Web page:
FRANKFORT, KY (WOWK) – State leaders in Kentucky have proclaimed November as Lung Cancer Awareness Month in the Bluegrass State, coinciding with the national Lung Cancer Awareness Month.
Kentucky Governor Andy Beshear said he encourages Kentuckians to take time to learn more about the disease, risk factors and how to get screened for it.
“Kentuckians suffer from lung cancer at a much higher rate than the rest of the country,” said Beshear. “We are seeing improvements in screening and early detection, but there is still much work to be done to educate our people about prevention and to encourage them to get help once they receive a diagnosis.”
According to the governor’s office, the Bluegrass State has the highest lung cancer rate in the nation. Officials say more than 89 out of every 100,000 people in the state is diagnosed, and the state’s death rate from the disease is 50% higher than the national average.
Dr. Timothy Mullett, a professor of cardiothoracic surgery at the University of Kentucky, accepted the governor’s proclamation on Lung cancer Awareness Month on behalf of the Kentucky LEADS Collaborative. The organization is dedicated to promoting education and awareness about lung cancer and helping those diagnosed with the disease, according to the LEADS website.
“Kentucky is home to some of the worst cancer rates in the country, and lung cancer is at the top of that list. The good news is that our methods for lung cancer screening, treatment and prevention have significantly improved over the years, and because of our collaborative work in early detection in lung cancer, we are seeing decreases in late-stage lung cancer that we have not seen before,” Mullett said. “Our work is drawing the attention of national organizations like the American College of Surgeons Commission on Cancer and the American Cancer Society to develop solutions that can be applied across the nation. I’m proud to be here today alongside so many other organizations and individuals who are pushing for more research and resources to help reduce the impact of this disease in the commonwealth.”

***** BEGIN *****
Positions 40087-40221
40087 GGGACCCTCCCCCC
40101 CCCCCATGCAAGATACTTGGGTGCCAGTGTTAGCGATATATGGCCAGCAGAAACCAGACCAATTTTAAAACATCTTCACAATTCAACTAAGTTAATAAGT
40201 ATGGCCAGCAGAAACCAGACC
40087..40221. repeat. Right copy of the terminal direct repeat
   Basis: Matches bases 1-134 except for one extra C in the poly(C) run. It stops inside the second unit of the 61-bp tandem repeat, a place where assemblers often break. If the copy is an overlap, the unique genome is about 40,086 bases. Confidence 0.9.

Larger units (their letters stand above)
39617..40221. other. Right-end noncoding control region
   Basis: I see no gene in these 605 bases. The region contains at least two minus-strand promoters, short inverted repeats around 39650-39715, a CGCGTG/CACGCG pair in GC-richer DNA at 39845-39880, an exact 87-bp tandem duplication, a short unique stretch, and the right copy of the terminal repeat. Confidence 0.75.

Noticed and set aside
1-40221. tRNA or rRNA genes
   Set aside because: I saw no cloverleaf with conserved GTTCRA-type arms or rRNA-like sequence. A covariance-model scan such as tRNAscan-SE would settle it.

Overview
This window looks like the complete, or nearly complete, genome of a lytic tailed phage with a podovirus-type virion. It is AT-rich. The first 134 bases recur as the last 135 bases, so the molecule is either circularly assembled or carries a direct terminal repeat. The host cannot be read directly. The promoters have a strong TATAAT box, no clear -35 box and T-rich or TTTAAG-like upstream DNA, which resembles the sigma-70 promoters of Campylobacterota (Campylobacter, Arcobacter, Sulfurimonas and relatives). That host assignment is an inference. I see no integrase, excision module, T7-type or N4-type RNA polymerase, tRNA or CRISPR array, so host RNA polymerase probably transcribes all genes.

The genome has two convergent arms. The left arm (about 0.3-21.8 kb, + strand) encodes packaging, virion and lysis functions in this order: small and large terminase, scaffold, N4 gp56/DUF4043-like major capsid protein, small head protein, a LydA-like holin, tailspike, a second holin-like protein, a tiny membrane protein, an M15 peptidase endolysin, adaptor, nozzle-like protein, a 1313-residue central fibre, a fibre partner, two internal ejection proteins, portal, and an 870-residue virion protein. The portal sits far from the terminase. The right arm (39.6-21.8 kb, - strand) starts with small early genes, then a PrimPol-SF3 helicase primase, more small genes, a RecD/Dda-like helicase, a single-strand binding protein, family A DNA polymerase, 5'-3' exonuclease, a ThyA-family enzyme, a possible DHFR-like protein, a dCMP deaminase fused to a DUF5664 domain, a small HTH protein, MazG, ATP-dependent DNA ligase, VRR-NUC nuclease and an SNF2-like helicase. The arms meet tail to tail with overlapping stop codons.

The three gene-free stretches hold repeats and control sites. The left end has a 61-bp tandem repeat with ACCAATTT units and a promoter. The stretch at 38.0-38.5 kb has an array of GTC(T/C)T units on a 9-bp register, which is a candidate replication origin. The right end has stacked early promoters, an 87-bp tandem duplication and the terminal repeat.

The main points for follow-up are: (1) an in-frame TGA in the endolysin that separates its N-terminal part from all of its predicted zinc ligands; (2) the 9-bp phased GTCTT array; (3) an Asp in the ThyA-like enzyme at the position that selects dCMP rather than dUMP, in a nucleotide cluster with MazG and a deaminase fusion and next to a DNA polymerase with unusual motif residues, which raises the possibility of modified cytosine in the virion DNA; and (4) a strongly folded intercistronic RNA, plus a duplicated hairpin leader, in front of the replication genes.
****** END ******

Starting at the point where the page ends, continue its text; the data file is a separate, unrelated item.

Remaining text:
Kentucky has the second-highest rate of lung cancer screening in the nation, however, experts say nearly 11% of Kentuckians who are diagnosed do not receive treatment, a rate significantly higher than the national average.
Officials urged Kentuckians who are or were smokers to get screened for lung cancer. They say lung cancer screening is also recommended for adults who have may have no symptoms, but are at a higher risk for developing the disease due to their smoking history and age. This includes people who meet all of the following criteria:
- Those who are 50-80 years of age.
- Those who averaged one pack of cigarettes per day for 20 years or two packs a day for 10 years.
- Those who currently smoke or quit smoking within the past 15 years.
Health experts say more treatment options are available and survival chances are higher if the cancer is detected early.
Scott Kindred, lung cancer survivor and founder of STAGES, was also in Frankfort for the governor’s proclamation. He says his own journey dealing with the disease has helped him become an advocate to help others dealing with lung cancer.
“It’s so important that patients and survivors with lung cancer can get information so they can understand about the disease and its treatment and to connect with other survivors to know they are not alone,” Kindred said
Kentuckians without access to the necessary health care for lung cancer screening opportunities or treatment can seek help and access by enrolling for health care coverage at kynect.ky.gov. Anyone who needs help signing up can also call helplines for kynect benefits 1.855.306.8959, kynect health coverage 1.855.459.6328.
Anyone who wants to learn more information about lung cancer can visit the American Lung Association’s State of Lung Cancer 2021 report.